Read the book(s) first then watch the movie and or play the computer game they are based on -- you'll get ten times more out of them in learning, enjoyment and understanding than to either watch or play without the prior reading.
Even if it is as bad as you think it is, you cannot possibly do without calm and peace (founded in rational and righteous truth) in yourself, and these in turn come from God being planted and dwelling in your moral soul.
(To --) You raped, tortured, and murdered all these people and animals all these years, whatever did you think was going to happen (to you?)
Although Satan might be able to physically destroy you, your family, your local community, and your country, he can never, as such, touch or rise superior to sound philosophy and just philosophical reasoning.
What Gen. Sherman said was raze and level their kingdom to the ground.
After decades of running Hollywood and the mass media, and with ticket sales plummeting, Oafmore arrives at the obvious conclusion that it must be that people just aren't interested in movies anymore.
"Wherever God erects a house of prayer
the Devil always builds a chapel there;
And 't will be found, upon examination,
the latter has the largest congregation."
— Daniel Defoe, The True-Born Englishman (1701)
They can't debate honestly or fairly compete;
And so use lying and dirty tricks to cheat.
Well, why then not call the police?
"What! Are cops to replace the Prince of Peace?"
One of the great problems Christianity does and has for centuries suffered from is that of spirit people masquerading as God, heaven and or Jesus -- and no doubt, the same difficulty or something similar has thwarted other religions; sometimes with very tragic, brutal, and or catastrophic consequences.
The solution to this sort of dilemma, as always, is an honest and rational faith, in this instance Christianity. One would think this sort of suggestion would be the obvious course. Yet such is the power of spirit people to hoodwink, cajole, frighten and persuade that such entreaties and appeals not untypically fall on deaf ears -- it being decided that spirit people are superior to honest and rational analysis or discussion. The other day then, one idea that occurred to me to those so vexed is to suggest going out to all the churches in your local community, and, with all courtesy, decency, and politeness interview the pastors of each; then impartially assess and find out who and how many qualify as being genuinely honest and rational; after which, publish and list your findings and results (say on the internet.) Needless to say, anyone taking up such a survey needs themselves to be honest and fair to those so interviewed while affording such who don't "pass muster" the opportunity to include a response or reply of their own.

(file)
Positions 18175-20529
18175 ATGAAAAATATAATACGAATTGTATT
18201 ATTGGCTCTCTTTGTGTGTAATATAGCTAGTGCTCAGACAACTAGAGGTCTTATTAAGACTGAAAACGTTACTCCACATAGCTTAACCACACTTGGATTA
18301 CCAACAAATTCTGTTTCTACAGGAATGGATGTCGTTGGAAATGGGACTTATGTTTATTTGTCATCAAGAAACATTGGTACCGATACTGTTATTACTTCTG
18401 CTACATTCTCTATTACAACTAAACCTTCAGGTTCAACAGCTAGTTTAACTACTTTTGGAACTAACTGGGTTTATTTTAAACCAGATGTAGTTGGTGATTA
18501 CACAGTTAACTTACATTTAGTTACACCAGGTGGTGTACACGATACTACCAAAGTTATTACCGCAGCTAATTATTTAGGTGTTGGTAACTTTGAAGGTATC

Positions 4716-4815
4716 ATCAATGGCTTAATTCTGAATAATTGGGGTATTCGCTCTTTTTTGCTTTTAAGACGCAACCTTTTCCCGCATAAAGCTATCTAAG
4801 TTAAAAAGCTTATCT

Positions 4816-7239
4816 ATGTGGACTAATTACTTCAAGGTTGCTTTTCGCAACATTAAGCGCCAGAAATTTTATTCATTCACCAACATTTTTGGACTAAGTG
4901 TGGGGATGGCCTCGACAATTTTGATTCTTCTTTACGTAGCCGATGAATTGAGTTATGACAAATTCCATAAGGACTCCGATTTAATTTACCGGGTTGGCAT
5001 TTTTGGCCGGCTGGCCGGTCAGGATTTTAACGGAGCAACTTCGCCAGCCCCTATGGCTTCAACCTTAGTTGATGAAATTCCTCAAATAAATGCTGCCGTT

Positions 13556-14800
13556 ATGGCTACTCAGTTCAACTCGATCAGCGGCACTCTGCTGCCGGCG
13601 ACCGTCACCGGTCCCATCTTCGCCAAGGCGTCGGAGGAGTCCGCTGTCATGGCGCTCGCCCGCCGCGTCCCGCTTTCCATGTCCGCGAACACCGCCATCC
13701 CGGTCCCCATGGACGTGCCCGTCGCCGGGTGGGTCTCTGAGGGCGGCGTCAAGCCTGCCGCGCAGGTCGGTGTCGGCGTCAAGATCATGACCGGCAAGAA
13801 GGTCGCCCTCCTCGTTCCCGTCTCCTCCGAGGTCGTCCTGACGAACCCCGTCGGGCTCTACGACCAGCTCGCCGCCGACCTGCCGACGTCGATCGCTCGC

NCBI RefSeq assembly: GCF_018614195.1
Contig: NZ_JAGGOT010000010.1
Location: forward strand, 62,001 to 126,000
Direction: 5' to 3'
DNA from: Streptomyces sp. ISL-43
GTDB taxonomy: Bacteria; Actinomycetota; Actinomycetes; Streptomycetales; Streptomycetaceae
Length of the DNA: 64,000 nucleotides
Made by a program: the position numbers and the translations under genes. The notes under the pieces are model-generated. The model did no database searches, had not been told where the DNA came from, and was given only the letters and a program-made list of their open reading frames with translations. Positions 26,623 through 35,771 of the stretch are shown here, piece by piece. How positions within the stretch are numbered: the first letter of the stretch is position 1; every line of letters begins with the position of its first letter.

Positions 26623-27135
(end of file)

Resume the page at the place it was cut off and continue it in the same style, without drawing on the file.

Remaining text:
If I have to choose between a scientist or historian who is more thorough and precise in his research versus one who is more ethically upright, candid, and honest, I will without exception prefer the latter.
Those of you who saw that clip from the 1970 film "Waterloo" I posted earlier may have recognized the song "The Girl I Left Behind Me," also known as "Brighton Camp," being played in the background. It dates back to the 16th century, and in addition to the Napoleonic Wars, was well known in the American Revolution and later the American Civil War. Well, for fun and something different, here's a jaunty version of that same tune (with, in this case, lyrics dating from the Civil War) sung by Tennessee Ernie Ford (.mp3, 1.8 MBs, right click "Save as...")
They are the one and only problem there is.